The weather has gotten cooler, the leaves are falling, and the holiday season is just around the corner.

In most preschools, this is the cue to get out the orange and brown art materials to create a “handprint” Thanksgiving turkey, complete with feathers (often glued on by the teacher!). A few weeks later, this is often followed by red and green artwork for Christmas. It’s all very sweet, but also intensely generic, allowing little room for individuality or imagination.

At Stepping Stones, we do things differently. First of all, we recognize that there are many holidays and festivals at this time of year: Christmas, Thanksgiving, Diwali, Chanuka, Kwanzaa. It’s important to us not to focus on one, but to make space for the children to learn about all the different cultures and the special days they celebrate.

A place to grow as an individual

As we at Stepping Stones are a child-led organization, ‘making space’ is an important part of our educational philosophy. This means that the teachers follow the lead of the children, focusing on the topics that are meaningful to them, drawing out their natural curiosity, and enabling them to develop their talents. We include holidays in the curriculum, but for the children, it is just one element in a world full of wonder. And just as with any topic, we weave the holidays into our learning, ensuring the children have access to all the information and materials when they want to delve deeper: art supplies, books in the book corner, sharing experiences during circle time and so on.

There are many benefits to a child-led approach. Educational consultant John McCarthy explains how allowing the children to have a say in the learning process brings out their natural leadership skills and teaches them to trust themselves. As John states, ‘My fifth-grade son shared these words of wisdom regarding school vs. home activities: “Why do they (teachers) keep talking about the real world out there? This is my real world.”’

McCarthy clarifies that a child-led approach is not about leaving the children to their own devices. On the contrary: with careful guidance, our teachers imbue the children with the complex skills which are necessary to make age-appropriate decisions, from understanding WHAT they would like to learn, WHY a topic is worth spending time on, and HOW they can go about it. 

And when it comes to teaching the children self-empowerment, the Thanksgiving turkey is not always a winner: many young children object to having their hand forcibly dipped into paint (which is not the same thing as freestyle finger-painting) in order for the teacher to be satisfied with a perfect handprint. How can we teach them about healthy boundaries if we don’t respect this simple request?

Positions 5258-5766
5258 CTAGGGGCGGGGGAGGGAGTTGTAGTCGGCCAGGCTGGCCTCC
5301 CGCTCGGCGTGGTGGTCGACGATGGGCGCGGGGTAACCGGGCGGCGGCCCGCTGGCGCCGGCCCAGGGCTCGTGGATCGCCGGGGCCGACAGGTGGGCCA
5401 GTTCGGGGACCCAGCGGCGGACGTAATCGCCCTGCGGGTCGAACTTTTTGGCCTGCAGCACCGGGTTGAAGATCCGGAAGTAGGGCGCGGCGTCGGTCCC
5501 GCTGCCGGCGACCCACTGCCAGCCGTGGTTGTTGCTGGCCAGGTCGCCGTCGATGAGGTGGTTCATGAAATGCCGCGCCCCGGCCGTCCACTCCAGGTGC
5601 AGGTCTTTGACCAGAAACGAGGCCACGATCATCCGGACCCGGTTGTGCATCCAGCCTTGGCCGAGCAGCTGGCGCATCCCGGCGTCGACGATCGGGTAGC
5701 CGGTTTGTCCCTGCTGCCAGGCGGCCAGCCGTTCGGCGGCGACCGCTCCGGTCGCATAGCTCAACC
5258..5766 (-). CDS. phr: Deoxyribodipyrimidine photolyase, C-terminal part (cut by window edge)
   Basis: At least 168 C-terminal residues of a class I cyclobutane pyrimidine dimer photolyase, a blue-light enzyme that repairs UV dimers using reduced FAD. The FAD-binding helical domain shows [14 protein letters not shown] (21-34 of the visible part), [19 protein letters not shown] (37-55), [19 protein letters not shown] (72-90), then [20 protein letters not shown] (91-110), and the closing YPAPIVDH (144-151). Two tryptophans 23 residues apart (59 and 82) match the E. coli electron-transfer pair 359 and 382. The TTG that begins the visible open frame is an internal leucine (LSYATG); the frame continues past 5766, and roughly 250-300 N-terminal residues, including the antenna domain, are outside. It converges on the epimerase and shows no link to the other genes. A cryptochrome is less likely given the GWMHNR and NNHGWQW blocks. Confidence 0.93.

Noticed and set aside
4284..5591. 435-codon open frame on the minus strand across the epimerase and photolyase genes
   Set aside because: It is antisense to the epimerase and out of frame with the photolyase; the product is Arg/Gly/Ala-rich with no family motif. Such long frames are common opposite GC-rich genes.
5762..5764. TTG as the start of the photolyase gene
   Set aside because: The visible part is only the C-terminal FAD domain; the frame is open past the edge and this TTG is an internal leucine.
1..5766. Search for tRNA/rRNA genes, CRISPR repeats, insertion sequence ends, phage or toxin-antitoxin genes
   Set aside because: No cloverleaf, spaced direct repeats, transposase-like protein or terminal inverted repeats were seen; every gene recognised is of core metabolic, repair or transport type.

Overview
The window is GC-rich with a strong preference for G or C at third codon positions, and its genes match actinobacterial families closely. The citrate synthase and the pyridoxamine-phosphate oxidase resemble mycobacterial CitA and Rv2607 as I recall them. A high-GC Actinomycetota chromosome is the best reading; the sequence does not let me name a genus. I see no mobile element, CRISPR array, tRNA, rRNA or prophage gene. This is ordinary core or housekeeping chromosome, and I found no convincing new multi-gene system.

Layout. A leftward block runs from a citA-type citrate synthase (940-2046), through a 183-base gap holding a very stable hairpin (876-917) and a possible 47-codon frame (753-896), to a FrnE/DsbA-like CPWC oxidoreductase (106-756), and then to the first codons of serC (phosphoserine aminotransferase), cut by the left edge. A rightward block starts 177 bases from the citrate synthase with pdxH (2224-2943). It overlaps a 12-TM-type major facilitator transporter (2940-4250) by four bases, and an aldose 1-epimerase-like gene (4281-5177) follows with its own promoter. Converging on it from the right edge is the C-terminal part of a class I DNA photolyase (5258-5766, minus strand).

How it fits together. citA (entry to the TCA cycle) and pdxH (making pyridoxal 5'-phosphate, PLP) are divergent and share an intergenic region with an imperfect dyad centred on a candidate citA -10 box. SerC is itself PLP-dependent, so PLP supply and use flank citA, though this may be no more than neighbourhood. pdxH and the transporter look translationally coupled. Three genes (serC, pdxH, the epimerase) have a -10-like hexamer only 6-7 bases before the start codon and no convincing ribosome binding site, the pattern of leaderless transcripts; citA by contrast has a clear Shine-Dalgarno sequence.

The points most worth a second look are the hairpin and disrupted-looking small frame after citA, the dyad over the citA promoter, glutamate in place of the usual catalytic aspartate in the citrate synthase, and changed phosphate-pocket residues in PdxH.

Finally, there is one more important reason for leaving the orange and brown paint on the side. Generic art projects tend to focus too heavily on the end product rather than the learning experience. Traditional teaching methods and teacher-centered learning places the emphasis on attaining specific universal goals. 

A changing world requires a change in mindset

Historically, there was certainly merit in traditional methods, as their aim was to ensure that as many children as possible received an adequate education. When resources are scarce and budgets tight, having these minimal benchmarks safeguards the education system somewhat. Over time, however, society’s definition of “education” has shifted and our expectations have changed. In a world where information is so easily accessible, it is now far more valuable to teach children learning skills so that they can explore the world for themselves. It is far more beneficial to help each child flourish in the subjects they love rather than languish in an education system that doesn’t make space for their talents.

The possibilities are endless. How amazing is that?!

At Stepping Stones, we want to enrich the children’s lives by allowing them to discover the world for themselves, with the teachers acting as their guides. Each and every one of your children is an amazing human being, with so much potential, and they each deserve to have the space to learn and grow, developing their particular strengths and experiencing educational success every day. 

And as the holiday season approaches, we look forward to including it as one aspect amongst the many different possibilities the Stepping Stones children can choose from. So you may not get that handprint turkey, but I know that whichever way your child chooses to explore the holidays, it will be meaningful to them.